Dice-K suffers from "intestinal turmoil"

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Stand by me guy.jpgOne of the reasons teams have media relations people is so that a nice little shine can be put on news tidbits that aren’t particularly shiny. Health updates are one of those things. For example, did you know that there’s an exhibit in the PR Professionals Hall of Fame dedicated to preserving the memory of one Alfred R. Wilkinson? Who is Alfred Wilkinson you ask? Why, he’s the former Yankees PR man who came up with the term “flulike smptoms” to cover for Mikey Mantle’s legendary May 19th-23rd 1962 Minneapolis bender, and it’s been used ever since. It’s true! (note: may not be true).

I bring this up because I’m sure the Boston Red Sox have their own version of Alfred Wilkinson, and he probably should have been consulted before Terry Francona briefed the media on why Daisuke Matsuzaka had to cut his side session short today:

Daisuke Matsuzaka was forced to abandon his scheduled side session
due to what Red Sox manager Terry Francona classified as ‘intestinal
turmoil.’ The pitcher threw up after executing long toss, not getting a
chance to begin his work in the bullpen. Matsuzaka was sent back to the
team hotel with the hope that he will be able to throw a lighter side
session Thursday.

“He got sick,” Francona said. “I don’t know how you say that in
Japanese, but he puked.”

Sure, maybe “flulike symptons” is not appropriate for Matsusaka’s particular situation, but I’m sure there was a more artful way that could have been phrased. How about “stomach flu?”  Or perhaps he had a sore thumb!  Everyone has one of those these days!

But really, if the Sox are going to bypass their P.R. people, the least they could do is let Dustin Pedroia do the briefings. I’m sure the guy who came up with “laser show” could characterize Dice-K’s little problem in a much more entertaining way.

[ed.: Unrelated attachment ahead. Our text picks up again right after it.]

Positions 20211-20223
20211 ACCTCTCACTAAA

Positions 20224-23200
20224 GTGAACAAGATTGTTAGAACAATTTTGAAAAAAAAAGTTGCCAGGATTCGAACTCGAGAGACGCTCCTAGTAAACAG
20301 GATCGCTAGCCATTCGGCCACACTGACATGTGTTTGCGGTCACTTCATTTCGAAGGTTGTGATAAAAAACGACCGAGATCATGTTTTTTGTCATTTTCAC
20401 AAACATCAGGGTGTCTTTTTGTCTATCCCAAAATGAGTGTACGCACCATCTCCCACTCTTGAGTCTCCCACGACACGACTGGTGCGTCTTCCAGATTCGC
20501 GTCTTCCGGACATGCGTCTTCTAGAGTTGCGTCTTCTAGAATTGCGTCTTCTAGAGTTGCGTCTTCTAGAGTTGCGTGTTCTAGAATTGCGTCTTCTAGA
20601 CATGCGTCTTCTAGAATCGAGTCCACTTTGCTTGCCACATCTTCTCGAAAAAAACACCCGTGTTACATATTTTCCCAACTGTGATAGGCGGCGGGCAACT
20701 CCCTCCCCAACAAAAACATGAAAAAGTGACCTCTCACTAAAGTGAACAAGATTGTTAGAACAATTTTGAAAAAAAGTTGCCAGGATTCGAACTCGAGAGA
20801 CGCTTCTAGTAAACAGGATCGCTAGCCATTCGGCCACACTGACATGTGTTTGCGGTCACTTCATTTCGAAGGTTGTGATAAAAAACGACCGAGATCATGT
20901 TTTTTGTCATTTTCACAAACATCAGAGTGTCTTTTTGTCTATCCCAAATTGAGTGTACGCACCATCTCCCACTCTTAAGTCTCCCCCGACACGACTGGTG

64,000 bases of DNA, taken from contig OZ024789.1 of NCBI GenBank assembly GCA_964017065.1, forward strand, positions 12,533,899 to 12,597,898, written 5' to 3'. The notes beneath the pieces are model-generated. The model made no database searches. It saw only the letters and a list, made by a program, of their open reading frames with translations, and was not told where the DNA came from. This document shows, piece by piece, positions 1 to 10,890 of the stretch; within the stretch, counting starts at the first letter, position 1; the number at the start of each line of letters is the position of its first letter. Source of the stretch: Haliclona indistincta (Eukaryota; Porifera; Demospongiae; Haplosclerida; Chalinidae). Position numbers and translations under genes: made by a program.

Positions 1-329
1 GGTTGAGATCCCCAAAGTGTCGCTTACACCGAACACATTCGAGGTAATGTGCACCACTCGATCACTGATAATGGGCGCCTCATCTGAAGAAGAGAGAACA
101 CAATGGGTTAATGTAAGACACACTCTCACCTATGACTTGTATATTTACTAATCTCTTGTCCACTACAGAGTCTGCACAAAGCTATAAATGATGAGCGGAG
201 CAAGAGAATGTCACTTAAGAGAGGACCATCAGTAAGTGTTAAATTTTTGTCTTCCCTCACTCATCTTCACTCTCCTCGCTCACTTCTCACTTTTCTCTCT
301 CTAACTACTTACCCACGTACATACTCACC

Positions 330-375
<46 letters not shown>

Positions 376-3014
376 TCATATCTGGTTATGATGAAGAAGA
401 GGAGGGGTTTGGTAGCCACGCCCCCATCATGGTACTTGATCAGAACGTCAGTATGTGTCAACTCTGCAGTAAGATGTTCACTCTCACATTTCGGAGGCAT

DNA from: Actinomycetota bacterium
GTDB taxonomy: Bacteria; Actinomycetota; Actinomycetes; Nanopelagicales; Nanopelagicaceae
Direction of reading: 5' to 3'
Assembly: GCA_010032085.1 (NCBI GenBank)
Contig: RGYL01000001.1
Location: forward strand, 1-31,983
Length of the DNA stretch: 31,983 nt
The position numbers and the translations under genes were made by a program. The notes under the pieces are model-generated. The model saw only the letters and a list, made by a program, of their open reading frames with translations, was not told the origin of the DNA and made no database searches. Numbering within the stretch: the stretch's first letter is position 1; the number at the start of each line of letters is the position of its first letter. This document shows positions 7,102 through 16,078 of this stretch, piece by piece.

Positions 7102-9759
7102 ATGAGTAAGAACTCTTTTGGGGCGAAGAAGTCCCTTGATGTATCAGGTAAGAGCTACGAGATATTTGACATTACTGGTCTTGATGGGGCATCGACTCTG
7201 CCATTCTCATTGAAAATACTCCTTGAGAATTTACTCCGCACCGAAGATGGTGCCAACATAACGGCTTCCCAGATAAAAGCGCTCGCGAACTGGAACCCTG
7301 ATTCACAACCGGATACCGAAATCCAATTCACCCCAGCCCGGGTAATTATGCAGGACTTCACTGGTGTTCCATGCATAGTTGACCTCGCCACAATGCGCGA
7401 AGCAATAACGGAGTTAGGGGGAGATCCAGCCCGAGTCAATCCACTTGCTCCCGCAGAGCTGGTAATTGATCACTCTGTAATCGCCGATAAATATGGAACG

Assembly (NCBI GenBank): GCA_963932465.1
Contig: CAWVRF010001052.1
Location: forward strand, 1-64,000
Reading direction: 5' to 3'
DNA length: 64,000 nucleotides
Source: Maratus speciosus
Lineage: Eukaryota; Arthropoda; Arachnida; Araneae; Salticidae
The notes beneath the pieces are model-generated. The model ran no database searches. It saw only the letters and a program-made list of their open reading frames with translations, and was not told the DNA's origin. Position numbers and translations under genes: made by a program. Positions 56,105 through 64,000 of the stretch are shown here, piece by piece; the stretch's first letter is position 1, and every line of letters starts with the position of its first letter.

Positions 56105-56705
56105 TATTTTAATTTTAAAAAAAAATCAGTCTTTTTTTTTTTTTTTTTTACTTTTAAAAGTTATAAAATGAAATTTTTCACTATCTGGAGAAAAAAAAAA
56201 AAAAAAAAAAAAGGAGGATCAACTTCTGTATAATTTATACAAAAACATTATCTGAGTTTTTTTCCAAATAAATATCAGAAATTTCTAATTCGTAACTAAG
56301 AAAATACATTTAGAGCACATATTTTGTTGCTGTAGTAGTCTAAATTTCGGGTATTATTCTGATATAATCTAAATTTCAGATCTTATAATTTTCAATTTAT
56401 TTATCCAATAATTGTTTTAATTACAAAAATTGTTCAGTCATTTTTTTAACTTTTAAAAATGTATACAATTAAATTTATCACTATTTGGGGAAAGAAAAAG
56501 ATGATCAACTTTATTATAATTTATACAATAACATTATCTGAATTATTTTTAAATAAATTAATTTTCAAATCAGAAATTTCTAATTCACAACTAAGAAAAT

Sean Manaea has a no-hitter through eight innings

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UPDATE (11:06 PM ET): Manaea is through eight innings of his no-hitter. He caught Rafael Devers looking, then induced a pop-up to retire Sandy Leon and whiffed Jackie Bradley Jr. to end the inning. He’s at 95 pitches and a career-high 10 strikeouts entering the ninth.

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Athletics southpaw Sean Manaea has no-hit the Red Sox through seven innings of Saturday’s game. Any thought of a perfect game was banished in the first at-bat, when Mookie Betts drew a leadoff six-pitch walk to open the first inning. From there, Manaea held the Sox to just three total baserunners through the first seven innings.

Andrew Benintendi tried to break up the no-no in the sixth inning, collecting an infield hit for what appeared to be the Red Sox’ first hit of the evening. Upon further review, however, the hit was reversed after Benintendi incurred a batter interference call for running outside the baseline.

Manaea is currently working with a three-run lead thanks to RBI doubles from Jed Lowrie and Stephen Piscotty and Marcus Semien‘s solo shot off of Chris Sale in the fifth. He’s racked up eight strikeouts against 23 batters so far.

If Manaea sees the no-hitter through to completion — as seems entirely possible, given that his pitch count is resting at 84 entering the eighth — he’ll be the first A’s pitcher to toss a no-no since Dallas Braden’s perfect game against the Rays eight years ago. The last time the Red Sox were on the losing end of a no-hitter, meanwhile, was back in 1993 against the Mariners’ Chris Bosio.